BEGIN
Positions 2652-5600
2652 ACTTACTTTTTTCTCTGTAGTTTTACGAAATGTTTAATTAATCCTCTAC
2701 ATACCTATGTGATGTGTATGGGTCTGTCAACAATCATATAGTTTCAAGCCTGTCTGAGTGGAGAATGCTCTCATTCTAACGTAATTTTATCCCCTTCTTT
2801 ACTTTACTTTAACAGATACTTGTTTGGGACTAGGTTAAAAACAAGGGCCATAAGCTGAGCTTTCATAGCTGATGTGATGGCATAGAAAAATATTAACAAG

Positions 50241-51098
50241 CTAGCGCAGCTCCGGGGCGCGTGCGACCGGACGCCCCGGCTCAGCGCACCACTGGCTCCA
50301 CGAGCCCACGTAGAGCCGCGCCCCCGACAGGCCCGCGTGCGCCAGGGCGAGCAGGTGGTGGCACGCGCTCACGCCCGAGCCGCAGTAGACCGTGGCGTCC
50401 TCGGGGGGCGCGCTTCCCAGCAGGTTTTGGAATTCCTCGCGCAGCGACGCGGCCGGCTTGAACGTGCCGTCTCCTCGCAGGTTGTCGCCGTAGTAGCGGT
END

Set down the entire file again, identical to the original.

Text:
Positions 2652-5600
2652 ACTTACTTTTTTCTCTGTAGTTTTACGAAATGTTTAATTAATCCTCTAC
2701 ATACCTATGTGATGTGTATGGGTCTGTCAACAATCATATAGTTTCAAGCCTGTCTGAGTGGAGAATGCTCTCATTCTAACGTAATTTTATCCCCTTCTTT
2801 ACTTTACTTTAACAGATACTTGTTTGGGACTAGGTTAAAAACAAGGGCCATAAGCTGAGCTTTCATAGCTGATGTGATGGCATAGAAAAATATTAACAAG

Positions 50241-51098
50241 CTAGCGCAGCTCCGGGGCGCGTGCGACCGGACGCCCCGGCTCAGCGCACCACTGGCTCCA
50301 CGAGCCCACGTAGAGCCGCGCCCCCGACAGGCCCGCGTGCGCCAGGGCGAGCAGGTGGTGGCACGCGCTCACGCCCGAGCCGCAGTAGACCGTGGCGTCC
50401 TCGGGGGGCGCGCTTCCCAGCAGGTTTTGGAATTCCTCGCGCAGCGACGCGGCCGGCTTGAACGTGCCGTCTCCTCGCAGGTTGTCGCCGTAGTAGCGGT